Free agency will come first for the Falcons. After the coaches review the film of 2021, they will decide who they want to retain. Then the front office will start trying to reach deals before the new league business year starts at 4 p.m. March 16.
The top free agents are running back Cordarrelle Patterson, linebacker Foye Oluokun, kicker Younghoe Koo and wide receiver Russell Gage.
“You go through that process again, it starts with meeting with the coaches and determining who you do want to proceed with,” Fontenot said. “That’s the beginning of it, and then we go through the process of looking at their market value. It does make a difference when a player is in your building.”
Sometimes free agency can be a crapshoot. Some of the past Falcons free-agent signings that didn’t work out include Ray Edwards, Jamon Brown and James Carpenter, to name a few. Also, Dante Fowler didn’t produce the pass-rush numbers that the Falcons were expecting when he signed a three-year, $45 million deal in 2020.
“Ideally, the best (approach) is developing and signing your own players because you’re not guessing,” Fontenot said. “We know exactly who they are in the building. So, that’s important. Ideally, when it’s players in your building, those are players you want to invest in.”
The market value of a player may dictate the team allowing him to leave, as tight end Austin Hooper and linebacker De’Vondre Campbell after the 2019 season.
“But when you can do that, when you can reward your players in your building, that’s something we would want to do,” Fontenot said.
The Falcons will try to get better through the draft, which is set for April 26-28. Underclassmen have until Monday to declare for the draft.
“We’ve had a round of (draft) meetings. The next set of meetings are in February,” Fontenot said. “So, it’s an ongoing process.”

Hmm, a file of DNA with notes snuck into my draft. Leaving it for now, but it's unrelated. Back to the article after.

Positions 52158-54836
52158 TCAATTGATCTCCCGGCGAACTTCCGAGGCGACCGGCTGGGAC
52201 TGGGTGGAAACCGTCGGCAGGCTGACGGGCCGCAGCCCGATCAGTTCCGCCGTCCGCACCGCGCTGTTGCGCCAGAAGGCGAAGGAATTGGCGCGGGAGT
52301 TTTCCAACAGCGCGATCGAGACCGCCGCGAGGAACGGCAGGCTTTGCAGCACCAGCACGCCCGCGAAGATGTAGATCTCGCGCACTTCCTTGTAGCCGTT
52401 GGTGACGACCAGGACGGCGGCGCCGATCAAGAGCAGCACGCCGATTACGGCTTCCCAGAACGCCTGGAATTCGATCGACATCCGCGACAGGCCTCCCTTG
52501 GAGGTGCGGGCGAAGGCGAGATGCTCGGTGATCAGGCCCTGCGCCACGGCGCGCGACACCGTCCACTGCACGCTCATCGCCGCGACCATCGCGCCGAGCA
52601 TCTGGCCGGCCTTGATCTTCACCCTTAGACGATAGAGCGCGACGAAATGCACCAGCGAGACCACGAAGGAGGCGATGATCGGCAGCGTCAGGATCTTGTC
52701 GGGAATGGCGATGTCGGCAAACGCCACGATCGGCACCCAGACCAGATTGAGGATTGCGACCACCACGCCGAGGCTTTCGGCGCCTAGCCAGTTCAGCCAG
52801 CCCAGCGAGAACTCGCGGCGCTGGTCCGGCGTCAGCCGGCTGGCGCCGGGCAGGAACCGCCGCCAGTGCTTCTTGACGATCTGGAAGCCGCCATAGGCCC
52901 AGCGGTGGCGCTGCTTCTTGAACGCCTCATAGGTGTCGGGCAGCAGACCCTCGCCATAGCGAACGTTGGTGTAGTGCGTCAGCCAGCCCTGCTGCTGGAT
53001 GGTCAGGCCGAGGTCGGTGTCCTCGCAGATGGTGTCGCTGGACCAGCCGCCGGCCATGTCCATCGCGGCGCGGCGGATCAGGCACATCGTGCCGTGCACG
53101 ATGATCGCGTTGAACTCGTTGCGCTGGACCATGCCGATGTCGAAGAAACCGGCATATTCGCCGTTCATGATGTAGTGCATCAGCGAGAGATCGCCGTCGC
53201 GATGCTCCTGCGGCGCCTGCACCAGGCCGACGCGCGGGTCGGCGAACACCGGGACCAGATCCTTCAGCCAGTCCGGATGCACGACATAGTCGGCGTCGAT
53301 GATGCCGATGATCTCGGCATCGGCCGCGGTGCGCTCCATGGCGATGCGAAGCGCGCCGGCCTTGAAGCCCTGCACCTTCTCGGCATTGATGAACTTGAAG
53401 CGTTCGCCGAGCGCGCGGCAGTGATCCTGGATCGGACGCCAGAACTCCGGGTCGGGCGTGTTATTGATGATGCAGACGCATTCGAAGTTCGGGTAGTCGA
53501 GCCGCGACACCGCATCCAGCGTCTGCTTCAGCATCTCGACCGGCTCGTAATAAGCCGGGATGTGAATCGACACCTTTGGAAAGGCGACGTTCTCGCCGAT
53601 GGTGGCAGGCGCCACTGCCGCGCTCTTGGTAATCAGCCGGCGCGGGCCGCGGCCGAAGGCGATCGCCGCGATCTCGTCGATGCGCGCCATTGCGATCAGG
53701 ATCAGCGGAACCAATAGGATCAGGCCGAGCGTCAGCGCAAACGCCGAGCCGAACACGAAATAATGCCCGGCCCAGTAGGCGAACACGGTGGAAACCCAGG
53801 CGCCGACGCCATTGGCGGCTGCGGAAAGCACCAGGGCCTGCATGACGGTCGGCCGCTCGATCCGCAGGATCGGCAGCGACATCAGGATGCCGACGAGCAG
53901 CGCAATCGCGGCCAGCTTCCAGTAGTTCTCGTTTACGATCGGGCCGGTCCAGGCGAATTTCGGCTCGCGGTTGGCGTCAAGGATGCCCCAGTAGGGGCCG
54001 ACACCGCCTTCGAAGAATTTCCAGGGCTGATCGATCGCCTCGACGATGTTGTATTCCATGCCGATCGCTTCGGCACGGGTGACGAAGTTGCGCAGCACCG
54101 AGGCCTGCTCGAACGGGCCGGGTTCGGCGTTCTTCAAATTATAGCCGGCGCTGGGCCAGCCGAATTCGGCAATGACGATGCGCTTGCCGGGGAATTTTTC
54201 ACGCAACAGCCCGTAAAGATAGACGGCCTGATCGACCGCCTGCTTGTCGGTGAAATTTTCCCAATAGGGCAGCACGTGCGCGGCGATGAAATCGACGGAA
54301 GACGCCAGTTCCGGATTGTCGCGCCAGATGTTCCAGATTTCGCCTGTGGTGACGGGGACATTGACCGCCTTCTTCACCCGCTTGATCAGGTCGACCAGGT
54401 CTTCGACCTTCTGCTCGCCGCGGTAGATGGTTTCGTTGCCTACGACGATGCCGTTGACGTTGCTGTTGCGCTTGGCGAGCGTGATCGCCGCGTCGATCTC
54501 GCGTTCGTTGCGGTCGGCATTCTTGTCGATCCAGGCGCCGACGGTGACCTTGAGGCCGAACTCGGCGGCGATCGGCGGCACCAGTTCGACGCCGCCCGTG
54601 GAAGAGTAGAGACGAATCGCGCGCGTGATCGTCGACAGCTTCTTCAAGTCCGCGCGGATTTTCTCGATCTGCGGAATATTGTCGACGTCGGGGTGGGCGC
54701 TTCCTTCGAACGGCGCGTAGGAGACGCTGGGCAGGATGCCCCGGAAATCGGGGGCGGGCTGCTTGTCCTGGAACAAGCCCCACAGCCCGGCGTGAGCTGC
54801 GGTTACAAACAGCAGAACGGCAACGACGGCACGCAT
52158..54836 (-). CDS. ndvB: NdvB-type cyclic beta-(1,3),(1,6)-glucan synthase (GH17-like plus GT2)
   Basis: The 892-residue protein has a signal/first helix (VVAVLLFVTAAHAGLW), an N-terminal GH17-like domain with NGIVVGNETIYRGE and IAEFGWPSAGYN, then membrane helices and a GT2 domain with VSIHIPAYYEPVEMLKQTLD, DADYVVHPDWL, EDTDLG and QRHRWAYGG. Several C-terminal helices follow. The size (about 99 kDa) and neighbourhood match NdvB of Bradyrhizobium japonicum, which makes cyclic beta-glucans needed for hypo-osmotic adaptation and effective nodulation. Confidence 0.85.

Yes, several members of Georgia’s national championship team are on the Falcons’ draft board.
“The college staff has been grinding all year,” Fontenot said. “And now’s it’s to the point where the coaches are going to get involved in that process. It’s going to be a collaborative effort to make sure we bring in the best players we can.”
Upgrading the offensive and defensive lines will be key for the Falcons.
Also, instead of looking only for a pass rusher, Fontenot wants players who can put pressure on offenses from all over the field.
“We’re always looking for pressure players,” Fontenot said. “You’re always looking for cover corners. Like Arthur said, it’s a complementary game. As we improve the roster and bring in competition at every position, that’s going to help when you’re playing with leads.”
If Fontenot and Smith are on the right path, perhaps it will lead to a parade. Just don’t jump to the front of the line.
The Bow Tie Chronicles
2022 draft order: 1. Jacksonville Jaguars; 2. Detroit Lions; 3. Houston Texans; 4. New York Jets; 5. New York Giants; 6. Carolina Panthers; 7. Chicago Bears (traded to N.Y. Giants); 8. Falcons; 9. Denver Broncos; 10. Seattle Seahawks (traded to N.Y. Jets); 11. Washington Football Team; 12. Minnesota Vikings; 13. Cleveland Browns; 14. Baltimore Ravens; 15. Miami Dolphins (traded to Philadelphia); 16. Indianapolis Colts (traded to Philadelphia); 17. Los Angeles Chargers; 18. New Orleans Saints; *19. Philadelphia Eagles; *20. Pittsburgh Steelers; *21. Cincinnati Bengals; *22. New England Patriots; *23. San Francisco 49ers (traded to Miami); *24. Las Vegas Raiders; *25. Buffalo Bills; *26. Arizona Cardinals; *27. Tennessee Titans; *28. Los Angeles Rams (traded to Detroit); *29. Dallas Cowboys; *30. Kansas City Chiefs; *31. Tampa Bay Buccaneers; *32. Green Bay Packers.
*- Subject to playoffs results